Then, as though by providence, her mind was filled with the screams of the sufferings of thousands. Soon, she was surrounded by countless spirits of the restless dead, those who had perished so close to surviving the catastrophe that their souls had not been consumed by the void. And the souls of those taken by subsequent conflicts on this world began to flock to her soon.

    She had taken up in this observatory as a place to give those spirits refuge. Certainly, they would not find rest any time soon, but they could at least rest from the dangers of this world. After all, the spirits of the dead were often the first to be exploited in such a calamity.

    Apparently, word must have gotten out that she was protecting spirits in the observatory. As she stared out over the plains beyond the observatory’s walls, she chuckled to herself about how many soldiers the nearby kingdoms had mustered. She doubted that even a couple of handfuls in the thousands standing out on the open plains could even hold a blade against an ethereal enemy like a spirit. The others were just new spirits waiting to be born.

    One of the spirits manifested beside her. “Lady Tasja, what should we—”

    “It’s fine,” she replied, rubbing her temple. One of the side effects of her powers of communicating with the restless dead were painful headaches. And one of them was annoyingly deciding to surface now. “The tower is warded. They can’t break in and they’re really not a threat.”

    She watched as catapults lined up in the rows of soldiers drew back to fire, before their projectiles were ignited.

    In a few short seconds, the catapults hurled their projectiles towards the tower. Tasja rubbed her temple a little more rigorously as the projectiles collided with her magical wards, evaporating, and shaking the tower.

    She closed her eyes and braced herself for another moment of the tower’s shaking. She wondered how many volleys it would take before the kingdoms’ forces below realized it was a futile endeavor.

    But no further attacks came.

    She opened her eyes, surprised to find several of the spirits around her to have manifested. They were all petrified in a state of shock.

    Tasja followed their stares out over the plains, until it landed upon a great, massive door that was now standing in the mountains behind the kingdom’s forces. Tasja rose to her feet.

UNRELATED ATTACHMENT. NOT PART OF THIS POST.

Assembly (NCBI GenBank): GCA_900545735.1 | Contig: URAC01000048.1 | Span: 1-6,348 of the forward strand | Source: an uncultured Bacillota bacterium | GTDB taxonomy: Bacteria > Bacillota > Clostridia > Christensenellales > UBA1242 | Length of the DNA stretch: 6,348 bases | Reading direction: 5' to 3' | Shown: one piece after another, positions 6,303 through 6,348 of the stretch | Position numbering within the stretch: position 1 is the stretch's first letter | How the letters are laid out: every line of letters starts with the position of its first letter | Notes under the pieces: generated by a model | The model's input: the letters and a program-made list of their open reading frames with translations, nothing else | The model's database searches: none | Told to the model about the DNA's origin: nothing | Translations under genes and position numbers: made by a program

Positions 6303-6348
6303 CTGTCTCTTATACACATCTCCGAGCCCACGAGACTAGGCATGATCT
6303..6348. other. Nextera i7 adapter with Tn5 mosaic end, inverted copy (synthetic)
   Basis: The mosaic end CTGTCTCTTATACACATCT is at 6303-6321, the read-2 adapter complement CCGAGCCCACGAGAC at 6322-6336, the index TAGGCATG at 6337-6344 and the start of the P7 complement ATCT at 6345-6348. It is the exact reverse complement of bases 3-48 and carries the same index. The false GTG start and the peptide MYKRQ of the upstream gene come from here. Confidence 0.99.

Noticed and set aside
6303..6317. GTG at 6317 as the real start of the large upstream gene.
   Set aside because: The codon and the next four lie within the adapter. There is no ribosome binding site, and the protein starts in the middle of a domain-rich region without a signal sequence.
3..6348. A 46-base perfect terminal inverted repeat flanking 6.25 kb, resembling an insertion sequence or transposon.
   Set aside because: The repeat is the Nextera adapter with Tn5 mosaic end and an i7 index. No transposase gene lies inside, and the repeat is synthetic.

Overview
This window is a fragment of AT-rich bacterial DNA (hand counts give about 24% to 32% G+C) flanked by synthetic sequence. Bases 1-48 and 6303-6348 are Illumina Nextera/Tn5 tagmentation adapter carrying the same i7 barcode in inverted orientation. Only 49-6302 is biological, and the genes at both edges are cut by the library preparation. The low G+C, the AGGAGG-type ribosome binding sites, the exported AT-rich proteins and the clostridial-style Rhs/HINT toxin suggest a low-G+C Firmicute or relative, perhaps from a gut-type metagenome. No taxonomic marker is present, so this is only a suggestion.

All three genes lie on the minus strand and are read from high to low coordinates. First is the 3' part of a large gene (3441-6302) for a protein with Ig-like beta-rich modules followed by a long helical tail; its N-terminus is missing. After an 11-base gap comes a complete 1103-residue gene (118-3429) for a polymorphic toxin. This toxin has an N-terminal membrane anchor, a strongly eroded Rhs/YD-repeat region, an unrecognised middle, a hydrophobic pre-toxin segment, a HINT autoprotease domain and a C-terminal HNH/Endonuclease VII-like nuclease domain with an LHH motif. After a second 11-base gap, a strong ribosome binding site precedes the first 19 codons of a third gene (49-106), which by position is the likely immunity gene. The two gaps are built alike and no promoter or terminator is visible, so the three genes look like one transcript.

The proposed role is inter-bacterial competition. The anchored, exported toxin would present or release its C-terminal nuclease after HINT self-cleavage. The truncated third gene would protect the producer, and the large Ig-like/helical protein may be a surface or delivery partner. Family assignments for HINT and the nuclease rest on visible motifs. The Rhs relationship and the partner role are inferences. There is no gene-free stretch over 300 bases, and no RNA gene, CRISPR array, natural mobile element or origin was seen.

She felt a drop of fear enter her blood. The great, ancient door stood silent above the plains, and the army below stood still in awe.

    “Quick, get all of the nearby spirits inside my ward,” she said, turning to the spirits behind her. She only had until…

    The door opened.

  • Story VI, Part II

    “Stop!” Tasja yelled. “Stay inside, there’s no time.”

    From the door emerged silently the sigh of a thousand screams and the extinguishing of infinite lives.

    And then a blur flashed across the plains, and in a moment, the armies below stood still. This time though, they were not struck in awe, but struck in the coldness of death. And their silent screams and sighs added to the chorus of infinite suffering that was now echoing across the plains.

    Tasja covered her mouth.

    One of the spirits appeared at her side. “It’s the Ninth Door,” it muttered.

    Tasja nodded. The Ninth Door. That meant that the one thing that was still living on the battlefield below was Kejouwei. Some of the spirits had told her the ancient legend of the Nine Doors when she had first arrived. They were from one of the worlds that had fallen across the sky. Legend had it that in times of great upheaval, one of the Nine Doors would emerge, and its patron spirit would be released upon the world. Each spirit had different inclinations, and the patron spirit of the Ninth Door, named Kejouwei, was one inclined towards the creation of suffering. Tales told that it killed and then bound the spirits of those it killed, forcing them into endless servitude.

    She shook her head. As quickly as Kejouwei had silenced those soldiers, it had silenced their souls. She could feel that their restlessness had been instantly quelled as Kejouwei’s chains had fallen upon them.

    “Tasja.” The spirit next her spoke once more. She looked over and noticed the spirit pointing down to the plains. She followed the spirit’s directions and looked.

    There, at the base of her tower, just outside of her ward, was a spirit. It must have stood some eight to ten feet tall. Slowly, behind it were gathering the corpses and spirits of those felled on the plains below. As she stared down, the spirit raised its head, three porcelain-white faces revealing themselves from behind the red veils that hung from its conical headpiece. Each face seemed to be looking at her, even though they seemed as lifeless as a porcelain mask. Perhaps they were.

    “Will the ward hold?” the spirit beside Tasja asked. She could sense the fear in its voice.

    Tasja nodded. “Yes. But you all cannot leave this tower. Kejouwei’s chains will ensnare any of you that leave my wards.”

    Kejouwei lowered its head, turned, and stalked off. The corpses and spirits it had shackled followed behind.

    “I’m going to have to increase the range of my wards.”

    Tasja had completely forgotten about the throbbing headache in her temple. Now, as she watched Kejouwei walk off with thousands of enslaved souls, it returned with more ferocity than ever before.

    End of Story VI

    Just noticed I made a mistake earlier. This is actually story VI, not the story with Mi Ogi (that was supposed to be IV whoops), but it's too late to change it so whatever! Cheers!